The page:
Being Queer in Barbados

Being Queer in Barbados


This section was written by Juran Bowen, a cisgender male. Juran is a human rights advocate and PR officer at Equals, a Barbadian LGBTQI+ advocacy NGO.

Travel Alert. That’s what Tinder says to its LGBTQ+ members when they travel to Barbados. The safety feature released in 2019 is linked specifically to the criminalisation of same sex acts in countries like Barbados. However, to chat about the LGBTQ+ rhetoric in Barbados in exclusively negative terms would be unfair. Bim has a way to go but it’s seen a lot of change within the last 10 years; healthy, fun and safe LGBTQ+ spaces are popping up and the community itself continues to grow, as do groups of advocates and allies.

Here are some quick tips on navigating Bim as a queer person.

  • It is not illegal to be queer. You will not cordoned off at immigration or at any point throughout your trip on suspicion of being gay. You’re gonna be fine, Jan.
  • Pay close attention here. Although buggery is a criminalised offence in the country; it is not an enforced rule. Do what you want to do in the privacy of your own space.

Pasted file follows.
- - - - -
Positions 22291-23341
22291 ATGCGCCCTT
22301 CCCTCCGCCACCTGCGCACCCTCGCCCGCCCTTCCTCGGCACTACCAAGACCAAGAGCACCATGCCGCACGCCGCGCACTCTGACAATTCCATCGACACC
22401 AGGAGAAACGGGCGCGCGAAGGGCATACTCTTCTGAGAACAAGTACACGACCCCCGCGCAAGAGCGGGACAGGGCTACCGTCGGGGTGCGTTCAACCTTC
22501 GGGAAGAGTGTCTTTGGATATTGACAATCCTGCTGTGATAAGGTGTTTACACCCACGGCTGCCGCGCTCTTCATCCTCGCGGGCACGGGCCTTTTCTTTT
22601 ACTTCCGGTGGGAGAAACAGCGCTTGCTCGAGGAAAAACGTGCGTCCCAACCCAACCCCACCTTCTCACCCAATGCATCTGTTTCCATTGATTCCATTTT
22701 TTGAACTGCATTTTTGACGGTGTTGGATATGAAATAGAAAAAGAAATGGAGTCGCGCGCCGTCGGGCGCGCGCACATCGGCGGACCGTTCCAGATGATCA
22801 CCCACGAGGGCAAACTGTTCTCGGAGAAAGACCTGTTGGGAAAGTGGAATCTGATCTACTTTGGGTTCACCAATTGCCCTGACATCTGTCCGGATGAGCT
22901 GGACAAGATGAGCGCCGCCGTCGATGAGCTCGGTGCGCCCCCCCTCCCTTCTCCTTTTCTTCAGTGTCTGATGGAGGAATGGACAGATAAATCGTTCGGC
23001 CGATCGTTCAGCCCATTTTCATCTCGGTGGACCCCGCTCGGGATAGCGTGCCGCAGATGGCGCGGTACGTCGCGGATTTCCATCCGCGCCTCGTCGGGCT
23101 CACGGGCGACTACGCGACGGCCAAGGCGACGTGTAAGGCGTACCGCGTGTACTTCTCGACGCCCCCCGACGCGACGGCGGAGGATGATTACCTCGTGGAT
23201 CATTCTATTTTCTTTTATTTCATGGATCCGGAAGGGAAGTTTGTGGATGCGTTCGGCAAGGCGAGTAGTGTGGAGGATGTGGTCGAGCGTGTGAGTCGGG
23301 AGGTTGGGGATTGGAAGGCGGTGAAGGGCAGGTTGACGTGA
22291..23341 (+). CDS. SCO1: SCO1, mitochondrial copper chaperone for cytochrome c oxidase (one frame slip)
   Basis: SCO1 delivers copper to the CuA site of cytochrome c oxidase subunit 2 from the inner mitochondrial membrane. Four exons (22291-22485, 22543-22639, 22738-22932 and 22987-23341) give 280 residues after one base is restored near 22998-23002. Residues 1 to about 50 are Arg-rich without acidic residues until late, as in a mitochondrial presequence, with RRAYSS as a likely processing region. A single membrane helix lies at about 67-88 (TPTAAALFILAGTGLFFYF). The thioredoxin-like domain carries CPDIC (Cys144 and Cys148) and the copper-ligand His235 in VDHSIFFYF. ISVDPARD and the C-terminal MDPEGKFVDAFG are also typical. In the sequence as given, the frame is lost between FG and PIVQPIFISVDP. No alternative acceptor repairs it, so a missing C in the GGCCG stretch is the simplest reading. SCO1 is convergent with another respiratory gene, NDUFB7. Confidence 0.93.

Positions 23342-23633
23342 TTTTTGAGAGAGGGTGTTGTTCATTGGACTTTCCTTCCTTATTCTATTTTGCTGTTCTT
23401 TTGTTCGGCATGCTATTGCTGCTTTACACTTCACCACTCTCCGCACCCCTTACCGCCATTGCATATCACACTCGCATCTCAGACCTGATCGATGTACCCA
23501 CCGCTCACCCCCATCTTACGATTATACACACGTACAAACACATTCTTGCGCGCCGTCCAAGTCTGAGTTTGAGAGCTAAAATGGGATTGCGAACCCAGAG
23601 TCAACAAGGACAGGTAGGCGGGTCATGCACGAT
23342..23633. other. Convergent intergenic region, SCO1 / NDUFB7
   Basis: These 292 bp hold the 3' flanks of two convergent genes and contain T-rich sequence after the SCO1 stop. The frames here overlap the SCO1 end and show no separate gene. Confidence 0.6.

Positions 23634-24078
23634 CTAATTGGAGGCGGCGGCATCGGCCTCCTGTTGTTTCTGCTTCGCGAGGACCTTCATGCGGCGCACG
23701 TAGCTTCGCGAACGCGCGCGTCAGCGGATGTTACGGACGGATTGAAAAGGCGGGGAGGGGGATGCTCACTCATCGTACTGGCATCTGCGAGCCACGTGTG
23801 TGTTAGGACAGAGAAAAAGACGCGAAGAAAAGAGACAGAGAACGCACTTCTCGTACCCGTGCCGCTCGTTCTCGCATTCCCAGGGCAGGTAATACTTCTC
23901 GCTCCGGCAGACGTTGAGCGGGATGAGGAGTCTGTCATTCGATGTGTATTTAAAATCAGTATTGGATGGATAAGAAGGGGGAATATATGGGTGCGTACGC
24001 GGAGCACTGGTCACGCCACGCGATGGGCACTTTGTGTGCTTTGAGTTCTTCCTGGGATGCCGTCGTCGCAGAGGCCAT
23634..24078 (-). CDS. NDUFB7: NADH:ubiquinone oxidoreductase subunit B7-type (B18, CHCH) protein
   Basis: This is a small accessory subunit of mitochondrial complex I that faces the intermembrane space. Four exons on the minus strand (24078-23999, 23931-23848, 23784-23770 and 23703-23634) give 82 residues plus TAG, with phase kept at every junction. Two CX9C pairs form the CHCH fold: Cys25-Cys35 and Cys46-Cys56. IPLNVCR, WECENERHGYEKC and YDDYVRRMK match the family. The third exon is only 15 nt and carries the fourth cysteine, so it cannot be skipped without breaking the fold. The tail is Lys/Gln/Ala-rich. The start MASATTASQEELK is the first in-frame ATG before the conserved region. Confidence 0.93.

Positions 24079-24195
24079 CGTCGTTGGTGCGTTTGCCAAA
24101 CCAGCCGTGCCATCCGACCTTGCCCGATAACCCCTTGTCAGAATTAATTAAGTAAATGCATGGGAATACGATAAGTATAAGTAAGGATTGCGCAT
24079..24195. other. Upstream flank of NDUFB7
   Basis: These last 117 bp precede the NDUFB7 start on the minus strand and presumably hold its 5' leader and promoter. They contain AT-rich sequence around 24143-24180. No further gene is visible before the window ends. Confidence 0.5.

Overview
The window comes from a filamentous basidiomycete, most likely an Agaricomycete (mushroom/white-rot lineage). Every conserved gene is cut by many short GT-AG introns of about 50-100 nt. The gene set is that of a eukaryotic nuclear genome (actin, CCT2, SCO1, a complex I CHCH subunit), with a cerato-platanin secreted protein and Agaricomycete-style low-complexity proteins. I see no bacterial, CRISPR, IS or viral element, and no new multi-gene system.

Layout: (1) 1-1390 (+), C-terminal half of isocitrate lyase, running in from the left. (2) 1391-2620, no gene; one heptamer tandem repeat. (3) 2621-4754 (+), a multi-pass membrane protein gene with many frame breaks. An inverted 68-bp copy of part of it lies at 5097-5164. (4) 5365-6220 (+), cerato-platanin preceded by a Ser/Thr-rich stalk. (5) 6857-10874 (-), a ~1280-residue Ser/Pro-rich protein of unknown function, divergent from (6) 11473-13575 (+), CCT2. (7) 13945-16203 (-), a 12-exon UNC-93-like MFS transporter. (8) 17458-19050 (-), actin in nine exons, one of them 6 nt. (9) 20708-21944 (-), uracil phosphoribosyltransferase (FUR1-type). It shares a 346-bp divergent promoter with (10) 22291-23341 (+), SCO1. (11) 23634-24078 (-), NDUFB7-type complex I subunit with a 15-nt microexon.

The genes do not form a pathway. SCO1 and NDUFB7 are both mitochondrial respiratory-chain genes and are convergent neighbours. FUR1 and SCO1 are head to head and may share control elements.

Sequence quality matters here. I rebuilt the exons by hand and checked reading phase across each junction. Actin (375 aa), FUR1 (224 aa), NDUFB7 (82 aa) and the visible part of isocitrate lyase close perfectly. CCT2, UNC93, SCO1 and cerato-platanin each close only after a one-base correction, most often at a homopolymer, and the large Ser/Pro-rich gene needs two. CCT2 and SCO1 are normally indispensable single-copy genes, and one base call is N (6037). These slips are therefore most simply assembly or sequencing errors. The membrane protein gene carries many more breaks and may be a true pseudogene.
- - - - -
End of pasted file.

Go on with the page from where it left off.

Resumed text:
• PDA, the point where it gets tricky. The level of PDA is discretionary based on comfort level and environment. Be mindful of where you are and who you're around and always follow your instincts. Some places are not PDA friendly but some might surprise you as to how accepting it might be. Avoid PDA if you feel uncomfortable in any space.
  • Locate a like minded community member in the area, whether through a dating app like Grindr or Tinder or perhaps other social media apps and get recommendations on where to go. Trust me, we don't bite (often).
  • Go to places others review as queer friendly. Some recommendations include Mojo, Cafe Sol, Outpost 1/11 and that’s just to name a few.
  • Bajans love tourists so most places are really friendly even the more traditional rum shops and food spots, so throw in a visit to John Moore’s on the west coast or Kermit’s on the south.

Travelling here might be different from what you’re accustomed to and it won’t always be seamless. You might meet people that may not understand who you identify as or how you express yourself, but most people are very accommodating and nice. Trust your gut, you got this.

If you're travelling to Barbados, check out Juran's guide to Queer-friendly spaces in Barbados.